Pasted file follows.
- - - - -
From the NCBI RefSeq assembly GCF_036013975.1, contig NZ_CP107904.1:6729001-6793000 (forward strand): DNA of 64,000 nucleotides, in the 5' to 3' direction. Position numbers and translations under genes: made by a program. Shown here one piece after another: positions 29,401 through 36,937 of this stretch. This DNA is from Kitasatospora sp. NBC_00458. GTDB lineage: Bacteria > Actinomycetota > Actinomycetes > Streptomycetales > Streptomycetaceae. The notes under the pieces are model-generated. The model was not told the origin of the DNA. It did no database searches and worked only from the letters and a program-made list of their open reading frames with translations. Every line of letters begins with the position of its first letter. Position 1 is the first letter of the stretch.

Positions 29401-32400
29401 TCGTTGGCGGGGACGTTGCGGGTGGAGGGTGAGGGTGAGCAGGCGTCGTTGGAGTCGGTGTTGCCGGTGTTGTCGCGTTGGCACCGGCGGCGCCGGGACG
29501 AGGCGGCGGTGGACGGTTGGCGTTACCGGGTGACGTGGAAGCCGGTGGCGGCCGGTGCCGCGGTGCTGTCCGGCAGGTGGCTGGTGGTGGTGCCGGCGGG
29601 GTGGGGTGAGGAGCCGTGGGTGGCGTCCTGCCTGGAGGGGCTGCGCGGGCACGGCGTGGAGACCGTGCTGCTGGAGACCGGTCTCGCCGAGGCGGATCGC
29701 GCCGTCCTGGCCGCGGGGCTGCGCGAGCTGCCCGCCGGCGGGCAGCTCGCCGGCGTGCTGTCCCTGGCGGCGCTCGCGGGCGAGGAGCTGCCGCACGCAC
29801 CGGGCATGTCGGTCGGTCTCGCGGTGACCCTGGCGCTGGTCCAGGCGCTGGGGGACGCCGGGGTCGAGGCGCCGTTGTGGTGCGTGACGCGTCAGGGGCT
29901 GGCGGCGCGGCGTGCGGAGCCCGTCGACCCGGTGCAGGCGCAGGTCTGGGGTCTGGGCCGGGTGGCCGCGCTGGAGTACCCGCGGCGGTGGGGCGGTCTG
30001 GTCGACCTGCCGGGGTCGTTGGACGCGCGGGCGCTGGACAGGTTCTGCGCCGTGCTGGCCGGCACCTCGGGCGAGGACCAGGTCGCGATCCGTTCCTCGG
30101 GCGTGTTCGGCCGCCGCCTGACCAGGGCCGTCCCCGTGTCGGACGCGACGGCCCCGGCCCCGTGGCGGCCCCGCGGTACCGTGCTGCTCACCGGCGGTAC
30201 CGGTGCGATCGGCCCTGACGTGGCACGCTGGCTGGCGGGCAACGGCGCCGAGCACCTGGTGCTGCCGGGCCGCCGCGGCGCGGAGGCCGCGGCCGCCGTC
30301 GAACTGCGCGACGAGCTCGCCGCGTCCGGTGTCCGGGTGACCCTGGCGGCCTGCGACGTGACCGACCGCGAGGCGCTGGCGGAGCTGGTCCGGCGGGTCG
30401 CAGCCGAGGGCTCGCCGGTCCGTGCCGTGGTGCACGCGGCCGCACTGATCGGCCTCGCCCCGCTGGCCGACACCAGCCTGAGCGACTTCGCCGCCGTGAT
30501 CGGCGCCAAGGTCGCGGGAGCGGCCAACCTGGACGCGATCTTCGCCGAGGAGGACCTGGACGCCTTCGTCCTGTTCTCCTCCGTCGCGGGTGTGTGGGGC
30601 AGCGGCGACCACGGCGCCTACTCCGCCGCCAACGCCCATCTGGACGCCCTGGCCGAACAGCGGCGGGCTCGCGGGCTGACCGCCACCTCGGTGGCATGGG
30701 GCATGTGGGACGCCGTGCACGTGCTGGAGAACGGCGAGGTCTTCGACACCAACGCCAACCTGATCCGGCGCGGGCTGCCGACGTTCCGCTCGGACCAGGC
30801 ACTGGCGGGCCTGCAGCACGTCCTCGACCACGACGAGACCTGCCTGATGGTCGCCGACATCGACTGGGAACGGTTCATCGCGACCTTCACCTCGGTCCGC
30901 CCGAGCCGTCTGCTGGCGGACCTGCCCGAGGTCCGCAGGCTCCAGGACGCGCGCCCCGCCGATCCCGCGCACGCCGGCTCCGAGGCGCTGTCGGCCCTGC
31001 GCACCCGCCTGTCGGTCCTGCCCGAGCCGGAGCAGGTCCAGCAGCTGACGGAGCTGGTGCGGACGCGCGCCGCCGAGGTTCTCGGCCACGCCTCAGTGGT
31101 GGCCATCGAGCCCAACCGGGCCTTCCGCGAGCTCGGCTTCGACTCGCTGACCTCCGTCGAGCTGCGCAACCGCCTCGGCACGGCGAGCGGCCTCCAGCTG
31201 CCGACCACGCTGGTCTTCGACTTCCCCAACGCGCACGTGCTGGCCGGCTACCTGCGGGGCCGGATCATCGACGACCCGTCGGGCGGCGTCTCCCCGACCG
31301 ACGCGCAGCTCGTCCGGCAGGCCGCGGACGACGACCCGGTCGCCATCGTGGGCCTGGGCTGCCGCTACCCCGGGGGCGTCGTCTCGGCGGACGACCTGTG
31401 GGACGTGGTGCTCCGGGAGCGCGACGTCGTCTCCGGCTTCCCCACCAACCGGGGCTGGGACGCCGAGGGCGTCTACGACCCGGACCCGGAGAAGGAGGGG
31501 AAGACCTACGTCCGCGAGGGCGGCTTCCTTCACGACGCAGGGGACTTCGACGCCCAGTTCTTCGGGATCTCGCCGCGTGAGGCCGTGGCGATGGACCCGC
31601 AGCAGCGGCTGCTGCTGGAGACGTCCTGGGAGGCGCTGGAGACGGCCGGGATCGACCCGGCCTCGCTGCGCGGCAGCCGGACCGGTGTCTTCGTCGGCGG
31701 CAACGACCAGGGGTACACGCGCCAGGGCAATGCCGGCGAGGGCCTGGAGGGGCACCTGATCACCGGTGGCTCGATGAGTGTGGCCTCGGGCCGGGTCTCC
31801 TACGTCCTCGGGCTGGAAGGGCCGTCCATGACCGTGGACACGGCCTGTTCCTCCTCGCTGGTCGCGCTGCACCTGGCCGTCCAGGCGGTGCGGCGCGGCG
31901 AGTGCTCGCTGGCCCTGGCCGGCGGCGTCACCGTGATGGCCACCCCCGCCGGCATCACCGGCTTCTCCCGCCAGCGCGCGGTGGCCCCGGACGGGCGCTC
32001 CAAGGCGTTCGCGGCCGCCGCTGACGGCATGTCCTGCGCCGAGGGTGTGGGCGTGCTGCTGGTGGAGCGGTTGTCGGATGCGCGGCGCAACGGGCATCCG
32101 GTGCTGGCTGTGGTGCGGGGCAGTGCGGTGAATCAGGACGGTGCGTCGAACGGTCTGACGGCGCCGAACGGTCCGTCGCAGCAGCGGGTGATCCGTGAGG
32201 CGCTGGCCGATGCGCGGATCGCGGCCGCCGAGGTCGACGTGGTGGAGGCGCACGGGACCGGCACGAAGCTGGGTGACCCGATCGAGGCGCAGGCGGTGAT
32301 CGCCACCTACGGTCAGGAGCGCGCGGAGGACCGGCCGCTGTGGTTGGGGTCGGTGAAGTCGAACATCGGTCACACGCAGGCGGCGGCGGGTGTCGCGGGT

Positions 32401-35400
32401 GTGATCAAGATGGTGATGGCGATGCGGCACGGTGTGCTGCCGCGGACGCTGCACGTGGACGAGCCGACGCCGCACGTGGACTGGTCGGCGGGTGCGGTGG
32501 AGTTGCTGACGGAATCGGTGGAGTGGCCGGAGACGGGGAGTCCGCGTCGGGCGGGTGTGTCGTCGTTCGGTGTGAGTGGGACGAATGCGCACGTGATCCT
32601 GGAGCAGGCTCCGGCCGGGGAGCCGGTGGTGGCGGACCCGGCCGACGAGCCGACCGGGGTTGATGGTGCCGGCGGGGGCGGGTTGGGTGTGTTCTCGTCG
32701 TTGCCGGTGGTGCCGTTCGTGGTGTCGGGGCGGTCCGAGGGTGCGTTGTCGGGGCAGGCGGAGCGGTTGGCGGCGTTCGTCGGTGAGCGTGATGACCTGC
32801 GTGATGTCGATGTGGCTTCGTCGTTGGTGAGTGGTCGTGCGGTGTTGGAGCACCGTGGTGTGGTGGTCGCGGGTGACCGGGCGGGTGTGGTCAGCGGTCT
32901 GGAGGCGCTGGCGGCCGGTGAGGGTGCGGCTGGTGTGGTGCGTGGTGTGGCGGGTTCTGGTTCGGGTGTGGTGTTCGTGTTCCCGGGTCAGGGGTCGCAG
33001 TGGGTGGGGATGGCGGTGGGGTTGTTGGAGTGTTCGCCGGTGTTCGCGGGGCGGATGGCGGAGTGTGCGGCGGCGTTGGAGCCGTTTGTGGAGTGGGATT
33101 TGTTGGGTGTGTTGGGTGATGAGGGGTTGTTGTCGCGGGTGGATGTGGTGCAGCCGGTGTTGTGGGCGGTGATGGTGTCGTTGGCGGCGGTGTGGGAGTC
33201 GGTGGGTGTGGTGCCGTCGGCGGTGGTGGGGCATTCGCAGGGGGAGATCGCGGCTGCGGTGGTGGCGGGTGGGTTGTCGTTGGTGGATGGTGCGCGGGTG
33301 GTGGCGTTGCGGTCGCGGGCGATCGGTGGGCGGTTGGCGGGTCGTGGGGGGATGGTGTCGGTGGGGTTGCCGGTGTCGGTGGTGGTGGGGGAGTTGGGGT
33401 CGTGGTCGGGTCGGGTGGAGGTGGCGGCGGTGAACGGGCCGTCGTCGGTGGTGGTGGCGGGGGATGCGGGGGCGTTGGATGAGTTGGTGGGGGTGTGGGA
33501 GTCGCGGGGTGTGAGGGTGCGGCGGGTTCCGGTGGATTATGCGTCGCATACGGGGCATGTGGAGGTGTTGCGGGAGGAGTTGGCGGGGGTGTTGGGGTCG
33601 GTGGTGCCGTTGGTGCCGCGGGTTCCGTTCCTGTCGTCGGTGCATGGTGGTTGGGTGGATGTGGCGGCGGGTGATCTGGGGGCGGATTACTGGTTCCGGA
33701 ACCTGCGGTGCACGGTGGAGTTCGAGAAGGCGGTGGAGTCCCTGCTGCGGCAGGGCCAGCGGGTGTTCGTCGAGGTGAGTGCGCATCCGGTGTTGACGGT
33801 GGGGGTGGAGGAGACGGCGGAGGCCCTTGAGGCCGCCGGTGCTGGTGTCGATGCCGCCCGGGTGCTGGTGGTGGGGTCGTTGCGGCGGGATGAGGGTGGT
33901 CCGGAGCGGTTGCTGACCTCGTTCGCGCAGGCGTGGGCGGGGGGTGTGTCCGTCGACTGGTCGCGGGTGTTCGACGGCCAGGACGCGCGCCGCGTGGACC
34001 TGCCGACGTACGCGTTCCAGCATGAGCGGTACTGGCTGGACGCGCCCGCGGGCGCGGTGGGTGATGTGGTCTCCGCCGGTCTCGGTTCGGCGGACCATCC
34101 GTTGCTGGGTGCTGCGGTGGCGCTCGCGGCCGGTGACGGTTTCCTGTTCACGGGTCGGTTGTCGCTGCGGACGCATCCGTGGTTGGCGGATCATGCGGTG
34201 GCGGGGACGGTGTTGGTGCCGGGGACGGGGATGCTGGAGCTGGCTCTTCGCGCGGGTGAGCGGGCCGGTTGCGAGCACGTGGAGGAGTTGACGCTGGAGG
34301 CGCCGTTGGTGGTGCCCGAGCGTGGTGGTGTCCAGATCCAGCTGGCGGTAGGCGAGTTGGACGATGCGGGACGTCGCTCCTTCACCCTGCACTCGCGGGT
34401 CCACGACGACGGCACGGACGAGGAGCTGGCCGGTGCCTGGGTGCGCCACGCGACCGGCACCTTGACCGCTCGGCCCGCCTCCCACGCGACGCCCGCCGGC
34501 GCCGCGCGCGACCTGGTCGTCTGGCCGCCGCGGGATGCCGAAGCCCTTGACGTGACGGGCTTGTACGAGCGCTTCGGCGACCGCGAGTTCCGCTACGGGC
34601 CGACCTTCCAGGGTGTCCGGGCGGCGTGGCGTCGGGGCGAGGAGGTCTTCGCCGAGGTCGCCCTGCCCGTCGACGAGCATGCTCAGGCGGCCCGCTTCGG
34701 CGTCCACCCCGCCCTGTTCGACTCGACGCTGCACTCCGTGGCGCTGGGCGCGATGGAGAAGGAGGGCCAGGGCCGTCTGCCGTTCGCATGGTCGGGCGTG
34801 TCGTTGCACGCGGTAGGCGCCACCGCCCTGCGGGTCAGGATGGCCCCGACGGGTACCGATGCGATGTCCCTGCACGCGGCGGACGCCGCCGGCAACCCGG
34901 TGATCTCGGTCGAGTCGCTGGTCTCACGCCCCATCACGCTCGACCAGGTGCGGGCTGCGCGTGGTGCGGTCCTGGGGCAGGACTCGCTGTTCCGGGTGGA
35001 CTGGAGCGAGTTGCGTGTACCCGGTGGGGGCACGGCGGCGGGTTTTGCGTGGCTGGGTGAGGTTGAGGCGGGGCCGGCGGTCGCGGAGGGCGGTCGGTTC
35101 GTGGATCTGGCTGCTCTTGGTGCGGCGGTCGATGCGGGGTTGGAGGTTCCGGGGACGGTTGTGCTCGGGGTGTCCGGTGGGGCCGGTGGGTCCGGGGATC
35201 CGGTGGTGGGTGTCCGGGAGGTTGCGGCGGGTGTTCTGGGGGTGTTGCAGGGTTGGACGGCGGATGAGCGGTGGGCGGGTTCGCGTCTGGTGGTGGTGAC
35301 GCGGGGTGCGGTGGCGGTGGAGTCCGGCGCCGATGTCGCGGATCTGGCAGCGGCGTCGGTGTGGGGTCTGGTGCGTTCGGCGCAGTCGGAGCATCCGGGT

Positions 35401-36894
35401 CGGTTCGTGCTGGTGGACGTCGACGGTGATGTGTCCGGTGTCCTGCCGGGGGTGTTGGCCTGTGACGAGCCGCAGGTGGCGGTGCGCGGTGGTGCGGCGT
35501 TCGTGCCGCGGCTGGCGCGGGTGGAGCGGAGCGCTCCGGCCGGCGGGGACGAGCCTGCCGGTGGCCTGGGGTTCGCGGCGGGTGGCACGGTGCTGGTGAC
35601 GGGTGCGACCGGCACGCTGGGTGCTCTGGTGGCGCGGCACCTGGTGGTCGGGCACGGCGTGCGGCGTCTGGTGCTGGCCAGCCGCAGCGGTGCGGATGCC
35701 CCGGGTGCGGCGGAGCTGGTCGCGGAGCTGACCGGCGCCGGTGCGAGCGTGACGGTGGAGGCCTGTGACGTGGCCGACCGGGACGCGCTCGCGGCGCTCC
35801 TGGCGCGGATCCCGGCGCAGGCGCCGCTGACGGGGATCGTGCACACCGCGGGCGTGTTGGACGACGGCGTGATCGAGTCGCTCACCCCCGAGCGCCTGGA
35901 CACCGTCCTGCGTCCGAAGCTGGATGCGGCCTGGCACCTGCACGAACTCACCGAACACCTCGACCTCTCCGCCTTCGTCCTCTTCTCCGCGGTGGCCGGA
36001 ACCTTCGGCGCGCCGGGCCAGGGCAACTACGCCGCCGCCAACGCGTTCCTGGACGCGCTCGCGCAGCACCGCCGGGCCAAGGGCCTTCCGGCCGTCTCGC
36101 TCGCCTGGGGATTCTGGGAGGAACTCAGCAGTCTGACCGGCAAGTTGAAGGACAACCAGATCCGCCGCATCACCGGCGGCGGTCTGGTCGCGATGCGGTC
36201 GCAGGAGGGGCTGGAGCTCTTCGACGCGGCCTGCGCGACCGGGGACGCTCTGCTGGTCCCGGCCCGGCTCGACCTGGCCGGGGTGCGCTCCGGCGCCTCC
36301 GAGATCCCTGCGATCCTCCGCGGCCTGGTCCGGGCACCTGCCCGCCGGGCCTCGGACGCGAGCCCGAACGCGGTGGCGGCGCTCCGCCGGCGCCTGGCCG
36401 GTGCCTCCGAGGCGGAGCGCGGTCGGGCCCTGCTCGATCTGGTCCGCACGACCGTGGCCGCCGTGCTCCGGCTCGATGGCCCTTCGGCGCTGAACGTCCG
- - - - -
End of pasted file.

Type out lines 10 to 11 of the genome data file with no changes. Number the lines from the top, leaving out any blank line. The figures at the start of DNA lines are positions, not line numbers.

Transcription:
30101 GCGTGTTCGGCCGCCGCCTGACCAGGGCCGTCCCCGTGTCGGACGCGACGGCCCCGGCCCCGTGGCGGCCCCGCGGTACCGTGCTGCTCACCGGCGGTAC
30201 CGGTGCGATCGGCCCTGACGTGGCACGCTGGCTGGCGGGCAACGGCGCCGAGCACCTGGTGCTGCCGGGCCGCCGCGGCGCGGAGGCCGCGGCCGCCGTC